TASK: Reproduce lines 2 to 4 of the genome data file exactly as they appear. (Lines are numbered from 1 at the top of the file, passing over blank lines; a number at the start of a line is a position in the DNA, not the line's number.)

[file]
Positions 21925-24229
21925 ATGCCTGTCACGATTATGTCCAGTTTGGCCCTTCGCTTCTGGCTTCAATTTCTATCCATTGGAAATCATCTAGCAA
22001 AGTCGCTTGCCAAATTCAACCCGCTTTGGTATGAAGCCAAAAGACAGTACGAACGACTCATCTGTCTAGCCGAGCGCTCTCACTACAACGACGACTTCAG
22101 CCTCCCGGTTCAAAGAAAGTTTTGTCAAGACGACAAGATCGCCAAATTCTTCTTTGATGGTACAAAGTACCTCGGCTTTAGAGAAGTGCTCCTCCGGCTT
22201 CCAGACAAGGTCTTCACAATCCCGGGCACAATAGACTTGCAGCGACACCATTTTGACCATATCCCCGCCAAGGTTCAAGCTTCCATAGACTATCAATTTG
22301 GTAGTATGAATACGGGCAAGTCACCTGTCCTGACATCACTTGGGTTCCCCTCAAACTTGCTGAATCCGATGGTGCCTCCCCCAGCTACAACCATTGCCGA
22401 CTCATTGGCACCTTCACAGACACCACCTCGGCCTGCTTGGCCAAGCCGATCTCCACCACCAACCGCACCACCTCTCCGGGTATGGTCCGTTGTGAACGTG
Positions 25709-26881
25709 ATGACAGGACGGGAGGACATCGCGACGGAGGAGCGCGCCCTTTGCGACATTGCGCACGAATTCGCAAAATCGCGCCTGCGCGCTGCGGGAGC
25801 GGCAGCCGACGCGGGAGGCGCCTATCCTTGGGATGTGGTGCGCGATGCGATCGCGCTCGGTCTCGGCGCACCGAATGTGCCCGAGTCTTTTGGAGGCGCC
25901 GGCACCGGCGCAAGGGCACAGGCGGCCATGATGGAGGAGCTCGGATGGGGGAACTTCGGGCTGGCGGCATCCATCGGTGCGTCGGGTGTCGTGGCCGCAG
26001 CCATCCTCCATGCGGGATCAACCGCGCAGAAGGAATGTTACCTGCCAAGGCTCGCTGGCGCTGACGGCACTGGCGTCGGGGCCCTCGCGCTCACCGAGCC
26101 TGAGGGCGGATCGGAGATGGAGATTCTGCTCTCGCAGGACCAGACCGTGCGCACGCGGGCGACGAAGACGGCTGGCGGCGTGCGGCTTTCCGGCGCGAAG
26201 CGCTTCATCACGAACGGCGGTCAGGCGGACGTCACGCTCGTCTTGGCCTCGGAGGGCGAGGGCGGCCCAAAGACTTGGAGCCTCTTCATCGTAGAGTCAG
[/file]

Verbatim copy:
21925 ATGCCTGTCACGATTATGTCCAGTTTGGCCCTTCGCTTCTGGCTTCAATTTCTATCCATTGGAAATCATCTAGCAA
22001 AGTCGCTTGCCAAATTCAACCCGCTTTGGTATGAAGCCAAAAGACAGTACGAACGACTCATCTGTCTAGCCGAGCGCTCTCACTACAACGACGACTTCAG
22101 CCTCCCGGTTCAAAGAAAGTTTTGTCAAGACGACAAGATCGCCAAATTCTTCTTTGATGGTACAAAGTACCTCGGCTTTAGAGAAGTGCTCCTCCGGCTT